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Original Research: TRACHEOBRONCHOMALACIA |

Quantified Tracheobronchomalacia Disorders and Their Clinical Profiles in Children*

Ian B. Masters, MBBS; Paul V. Zimmerman, MD; Nirmala Pandeya, M MedSc; Helen L. Petsky, BN; Simon B. Wilson; Anne B. Chang, PhD
Author and Funding Information

*From the School of Medicine (Drs. Masters and Chang, and Ms. Petsky), Discipline of Paediatric and Child Health, University of Queensland, Brisbane, QLD, Australia; the Department of Thoracic Medicine (Dr. Zimmerman), The Prince Charles Hospital, Brisbane, QLD, Australia; the Queensland Institute of Medical Research (Ms. Pandeya), Brisbane, QLD, Australia; and the Department of Information Technology and Electrical Engineering (Mr. Wilson), University of Queensland, Brisbane, QLD, Australia.

Correspondence to: Ian B. Masters, MBBS, Department of Respiratory Medicine, Royal Children’s Hospital, Herston 4029, Brisbane, QLD, Australia; e-mail: brent_masters@health.qld. gov.au



Chest. 2008;133(2):461-467. doi:10.1378/chest.07-2283
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Background: Tracheobronchomalacia (TBM) disorders in children have never been studied using quantified measurements and validated clinical outcome measures. The objectives of the study were to prospectively examine the relationship between malacia lesions and their respiratory illness profiles.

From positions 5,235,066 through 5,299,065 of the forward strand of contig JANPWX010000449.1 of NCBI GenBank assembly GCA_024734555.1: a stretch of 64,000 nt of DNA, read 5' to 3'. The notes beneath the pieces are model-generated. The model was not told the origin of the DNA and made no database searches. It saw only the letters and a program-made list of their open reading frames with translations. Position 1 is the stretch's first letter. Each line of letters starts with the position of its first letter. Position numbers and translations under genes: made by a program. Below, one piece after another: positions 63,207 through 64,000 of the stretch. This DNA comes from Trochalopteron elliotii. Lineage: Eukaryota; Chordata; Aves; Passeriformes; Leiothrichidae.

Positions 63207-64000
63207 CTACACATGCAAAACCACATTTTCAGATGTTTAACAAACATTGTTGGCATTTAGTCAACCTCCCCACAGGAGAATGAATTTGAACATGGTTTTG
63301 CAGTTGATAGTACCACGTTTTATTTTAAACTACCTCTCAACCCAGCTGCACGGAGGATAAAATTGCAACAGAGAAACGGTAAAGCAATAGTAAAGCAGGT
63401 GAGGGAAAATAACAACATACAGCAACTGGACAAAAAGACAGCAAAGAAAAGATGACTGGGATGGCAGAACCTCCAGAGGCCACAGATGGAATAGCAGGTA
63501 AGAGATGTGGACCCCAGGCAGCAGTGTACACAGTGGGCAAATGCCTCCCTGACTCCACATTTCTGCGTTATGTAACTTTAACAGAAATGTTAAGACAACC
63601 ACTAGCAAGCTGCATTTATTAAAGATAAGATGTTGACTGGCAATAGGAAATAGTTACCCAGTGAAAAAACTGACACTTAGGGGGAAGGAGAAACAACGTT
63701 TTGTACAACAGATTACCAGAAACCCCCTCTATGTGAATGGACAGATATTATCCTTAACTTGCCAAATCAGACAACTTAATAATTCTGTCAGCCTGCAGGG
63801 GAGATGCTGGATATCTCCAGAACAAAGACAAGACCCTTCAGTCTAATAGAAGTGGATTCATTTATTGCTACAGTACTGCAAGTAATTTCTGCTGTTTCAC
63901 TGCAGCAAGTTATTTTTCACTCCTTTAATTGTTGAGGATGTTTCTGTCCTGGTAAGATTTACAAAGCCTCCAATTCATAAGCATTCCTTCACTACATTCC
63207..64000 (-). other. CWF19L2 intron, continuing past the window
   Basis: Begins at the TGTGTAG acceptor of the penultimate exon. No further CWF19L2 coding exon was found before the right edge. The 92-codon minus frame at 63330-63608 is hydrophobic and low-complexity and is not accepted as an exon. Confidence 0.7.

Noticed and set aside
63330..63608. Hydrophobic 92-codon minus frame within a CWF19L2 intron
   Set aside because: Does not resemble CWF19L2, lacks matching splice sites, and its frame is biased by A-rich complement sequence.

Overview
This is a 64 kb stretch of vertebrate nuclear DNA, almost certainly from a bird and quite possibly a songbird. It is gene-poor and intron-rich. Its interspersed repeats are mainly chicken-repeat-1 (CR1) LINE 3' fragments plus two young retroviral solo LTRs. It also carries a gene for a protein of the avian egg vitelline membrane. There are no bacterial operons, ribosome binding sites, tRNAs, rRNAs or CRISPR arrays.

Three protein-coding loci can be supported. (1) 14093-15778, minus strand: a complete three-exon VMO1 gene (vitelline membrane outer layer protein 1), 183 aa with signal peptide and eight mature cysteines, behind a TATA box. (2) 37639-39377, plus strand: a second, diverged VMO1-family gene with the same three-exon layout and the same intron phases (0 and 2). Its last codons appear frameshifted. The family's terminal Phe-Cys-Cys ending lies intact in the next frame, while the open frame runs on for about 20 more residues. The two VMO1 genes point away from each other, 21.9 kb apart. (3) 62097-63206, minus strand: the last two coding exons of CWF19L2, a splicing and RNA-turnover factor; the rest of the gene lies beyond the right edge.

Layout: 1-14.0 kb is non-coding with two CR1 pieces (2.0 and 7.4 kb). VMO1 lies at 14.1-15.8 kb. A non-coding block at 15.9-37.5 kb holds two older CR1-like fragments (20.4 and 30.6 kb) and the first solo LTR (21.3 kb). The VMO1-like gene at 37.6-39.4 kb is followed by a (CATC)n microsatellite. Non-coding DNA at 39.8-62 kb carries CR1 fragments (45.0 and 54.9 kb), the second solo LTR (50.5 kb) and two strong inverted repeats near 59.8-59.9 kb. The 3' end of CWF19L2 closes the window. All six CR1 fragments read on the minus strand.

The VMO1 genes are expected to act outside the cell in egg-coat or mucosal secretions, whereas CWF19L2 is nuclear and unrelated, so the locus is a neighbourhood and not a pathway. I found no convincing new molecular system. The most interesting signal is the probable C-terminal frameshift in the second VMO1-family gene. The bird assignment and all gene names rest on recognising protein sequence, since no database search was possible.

Methods: The site of malacia lesions (eg, tracheomalacia, TBM, and bronchomalacia) were determined, measured, and related to the respective cricoid (ie, airway/cricoid ratio) using the color histogram mode technique. These children and normal control subjects were followed up for 12 months with their respiratory illness profiles determined using the Canadian Acute Respiratory Illness Scale (CARIFS) and cough diary scores.

Measurements: Outcome measures were respiratory illness frequency (> 12 months), severity score (day-1 CARIFS score), and significant cough interfering with daily activity (score of ≥ 3) and illness resolution (time to return to a quarter of CARIFS day 1 score).

Results: The group of 116 children were composed of patients with malacia (n = 81) and control subjects (n = 35). The median age of the group was 2.1 years (age range, 0.2 to 17.3 years). The adjusted relative risk of illness frequency was 2.1 (95% confidence interval [CI], 1.3 to 3.4), and of significant cough was 7.2 (95% CI, 1.01 to 27.22) for the malacia group while CARIFS day 1 score was 1.66 (95% CI, 1.1 to 2.56) compared to control subjects. Illness resolution rates at day 14 in the malacia group trended 25% slower than those for control subjects. Malacia type and severity of lesions were not associated with increased rates of illness or worse clinical profiles.

Conclusion: Children with malacia have an increased likelihood of respiratory illness frequency, severity, significant cough, and tendency for delayed recovery. However, neither the site nor the severity of malacia exhibited any significant dose effect on respiratory illness profiles.

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